She added: "There are a lot of findings already on the benefits of aerobic fitness and regular exercise, and our research demonstrates another side of the benefits, namely a relationship between fitness and language skills. We were able to show, for the first time, that the benefits of aerobic fitness extend to the domain of language."
"Maintaining good language skills is extremely important for older adults. Older adults frequently have word finding difficulties and they experience these as particularly irritating and embarrassing."
"Speaking is a skill we all rely on every day. Communication with others helps us maintain social relationships and independence into old age."
In future research, the University of Birmingham plans to undertake exercise intervention studies to determine whether regular exercise can successfully increase language abilities.
For more information please contact Emma McKinney, Communications Manager (Health Sciences), University of Birmingham, by emailing email@example.com or call +44 (0)121 414 6681. Alternatively, contact the Press Office out of hours on +44 (0)7789 921165.
Notes to editors:
* The University of Birmingham is ranked amongst the world's top 100 institutions. Its work brings people from across the world to Birmingham, including researchers, teachers and more than 5,000 international students from over 150 countries.
* Segaert et al (2018). 'Higher physical fitness levels are associated with less language decline in healthy ageing'. Scientific Reports. DOI: 10.1038/s41598-018-24972-1
* To read the paper once the embargo lifts, visit: https://www.nature.com/articles/s41598-018-24972-1
* Authors of the research were: K. Segaert1,2 , S.J.E. Lucas3,2, C.V. Burley3 , P. Segaert4 , A. E. Milner1, M. Ryan5 , L. Wheeldon6,1
* Author affiliations:
* Author affiliations:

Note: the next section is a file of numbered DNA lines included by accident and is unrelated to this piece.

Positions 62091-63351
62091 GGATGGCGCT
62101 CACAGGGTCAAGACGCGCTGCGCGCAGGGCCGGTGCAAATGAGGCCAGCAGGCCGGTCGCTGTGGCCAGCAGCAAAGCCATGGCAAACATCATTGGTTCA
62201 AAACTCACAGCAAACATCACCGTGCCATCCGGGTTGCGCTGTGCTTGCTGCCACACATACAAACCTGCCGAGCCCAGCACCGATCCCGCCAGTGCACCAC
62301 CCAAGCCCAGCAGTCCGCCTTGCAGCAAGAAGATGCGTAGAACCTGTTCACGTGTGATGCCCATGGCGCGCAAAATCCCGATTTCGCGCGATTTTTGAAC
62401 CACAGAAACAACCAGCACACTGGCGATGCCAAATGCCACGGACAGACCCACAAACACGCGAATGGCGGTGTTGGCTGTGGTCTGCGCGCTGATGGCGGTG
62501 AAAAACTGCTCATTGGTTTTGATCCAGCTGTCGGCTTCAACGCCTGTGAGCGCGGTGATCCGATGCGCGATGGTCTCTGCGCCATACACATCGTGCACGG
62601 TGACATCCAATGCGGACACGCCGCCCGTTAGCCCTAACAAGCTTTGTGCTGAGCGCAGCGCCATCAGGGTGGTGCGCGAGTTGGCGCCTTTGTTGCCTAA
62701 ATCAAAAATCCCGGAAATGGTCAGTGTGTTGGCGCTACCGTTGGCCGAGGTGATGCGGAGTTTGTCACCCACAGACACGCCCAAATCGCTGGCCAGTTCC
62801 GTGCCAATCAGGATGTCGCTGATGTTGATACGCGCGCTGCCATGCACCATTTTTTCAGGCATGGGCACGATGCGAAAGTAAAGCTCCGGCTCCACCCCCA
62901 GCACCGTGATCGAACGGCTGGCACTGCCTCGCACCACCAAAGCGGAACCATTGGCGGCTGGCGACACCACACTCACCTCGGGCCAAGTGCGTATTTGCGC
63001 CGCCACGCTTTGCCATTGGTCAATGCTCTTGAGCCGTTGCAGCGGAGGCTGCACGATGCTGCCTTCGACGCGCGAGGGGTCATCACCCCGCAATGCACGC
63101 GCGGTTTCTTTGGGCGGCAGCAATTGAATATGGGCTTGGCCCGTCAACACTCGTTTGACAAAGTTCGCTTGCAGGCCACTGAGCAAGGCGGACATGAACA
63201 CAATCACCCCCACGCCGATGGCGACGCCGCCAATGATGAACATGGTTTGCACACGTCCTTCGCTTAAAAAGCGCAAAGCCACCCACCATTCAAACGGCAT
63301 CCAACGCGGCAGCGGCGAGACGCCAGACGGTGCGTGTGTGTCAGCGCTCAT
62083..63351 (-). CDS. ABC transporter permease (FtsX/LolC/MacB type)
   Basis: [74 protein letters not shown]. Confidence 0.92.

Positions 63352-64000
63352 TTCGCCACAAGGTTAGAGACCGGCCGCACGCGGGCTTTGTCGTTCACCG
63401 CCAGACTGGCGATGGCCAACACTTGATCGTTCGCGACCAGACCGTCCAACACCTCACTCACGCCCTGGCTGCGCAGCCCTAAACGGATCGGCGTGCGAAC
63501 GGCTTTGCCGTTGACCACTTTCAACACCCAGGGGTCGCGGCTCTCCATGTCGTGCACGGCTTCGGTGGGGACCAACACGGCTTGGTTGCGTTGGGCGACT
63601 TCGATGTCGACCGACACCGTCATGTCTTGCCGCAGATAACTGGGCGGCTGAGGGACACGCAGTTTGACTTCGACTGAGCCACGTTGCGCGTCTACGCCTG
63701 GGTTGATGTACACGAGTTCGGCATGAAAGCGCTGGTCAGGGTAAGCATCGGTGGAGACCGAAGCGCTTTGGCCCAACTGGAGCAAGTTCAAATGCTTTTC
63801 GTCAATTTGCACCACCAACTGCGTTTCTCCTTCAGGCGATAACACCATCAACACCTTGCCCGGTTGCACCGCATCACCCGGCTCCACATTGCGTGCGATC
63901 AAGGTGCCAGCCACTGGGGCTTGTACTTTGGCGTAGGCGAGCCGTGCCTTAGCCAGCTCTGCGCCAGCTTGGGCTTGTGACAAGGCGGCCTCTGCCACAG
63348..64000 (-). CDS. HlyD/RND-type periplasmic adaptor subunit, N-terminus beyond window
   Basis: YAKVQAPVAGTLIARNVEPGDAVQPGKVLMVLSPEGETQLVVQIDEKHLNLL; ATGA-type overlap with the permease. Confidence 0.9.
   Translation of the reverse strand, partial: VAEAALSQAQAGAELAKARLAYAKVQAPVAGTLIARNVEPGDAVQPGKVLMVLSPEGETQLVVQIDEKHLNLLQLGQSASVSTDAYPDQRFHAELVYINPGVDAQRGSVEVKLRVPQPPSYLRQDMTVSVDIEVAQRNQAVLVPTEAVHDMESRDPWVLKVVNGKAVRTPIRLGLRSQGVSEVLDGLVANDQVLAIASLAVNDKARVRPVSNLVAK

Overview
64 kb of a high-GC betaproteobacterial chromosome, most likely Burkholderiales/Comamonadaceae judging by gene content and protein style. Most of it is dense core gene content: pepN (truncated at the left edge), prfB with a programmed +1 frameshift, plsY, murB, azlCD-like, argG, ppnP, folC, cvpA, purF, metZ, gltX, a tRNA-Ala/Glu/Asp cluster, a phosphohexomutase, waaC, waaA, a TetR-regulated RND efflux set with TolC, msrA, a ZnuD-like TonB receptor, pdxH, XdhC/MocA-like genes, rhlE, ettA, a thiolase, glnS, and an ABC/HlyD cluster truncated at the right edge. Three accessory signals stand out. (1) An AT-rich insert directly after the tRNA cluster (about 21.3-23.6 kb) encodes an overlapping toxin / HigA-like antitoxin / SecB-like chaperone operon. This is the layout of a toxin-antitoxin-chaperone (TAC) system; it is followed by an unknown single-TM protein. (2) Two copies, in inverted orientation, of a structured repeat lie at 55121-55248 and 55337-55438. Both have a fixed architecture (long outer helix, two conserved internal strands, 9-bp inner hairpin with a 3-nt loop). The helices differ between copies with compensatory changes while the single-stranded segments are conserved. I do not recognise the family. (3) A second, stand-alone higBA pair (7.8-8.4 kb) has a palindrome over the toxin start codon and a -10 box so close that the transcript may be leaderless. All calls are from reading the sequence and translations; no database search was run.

1 School of Psychology, University of Birmingham, Birmingham, UK
2 Centre for Human Brain Health, University of Birmingham, Birmingham, UK
3 School of Sport, Exercise and Rehabilitation Sciences, University of Birmingham, Birmingham, UK
4 Department of Mathematics, University of Leuven, Leuven, Belgium
5 Cardiovascular Division, King's College London, London, UK
6 Department of Foreign Languages and Translation, University of Agder, Kristiansand, Norway
* The research was funded by a Welcome Trust ISSF Award (awarded to Katrien Segaert, Linda Wheeldon and Sam Lucas).
* Aerobic fitness was quantified using a physiological measure of oxygen uptake from a graded exercise test (V?O2max score).
* In the 'tip-of-the-tongue language test', a warning signal was displayed after which a definition appeared centred on the screen. The definition remained on screen until the participant responded as follows: they knew the word (button press 'Yes', and then said the word out loud), did not know the word (button press 'No'), or had a tip-of-the-tongue experience (button press 'ToT'). If participants indicated they experienced a tip-of-the-tongue state, they were asked to provide three pieces of information about its sound structure in response to prompts on the screen which asked them to: 1) guess the initial letter or sound; 2) guess the final letter or sound, and 3) guess the number of syllables. Finally, in order to determine if they were correct in thinking that they knew the target word, participants were asked to select it from a list of four words that were displayed on the screen (the correct answer and three foils) or to indicate that the word they were thinking of was not in the list.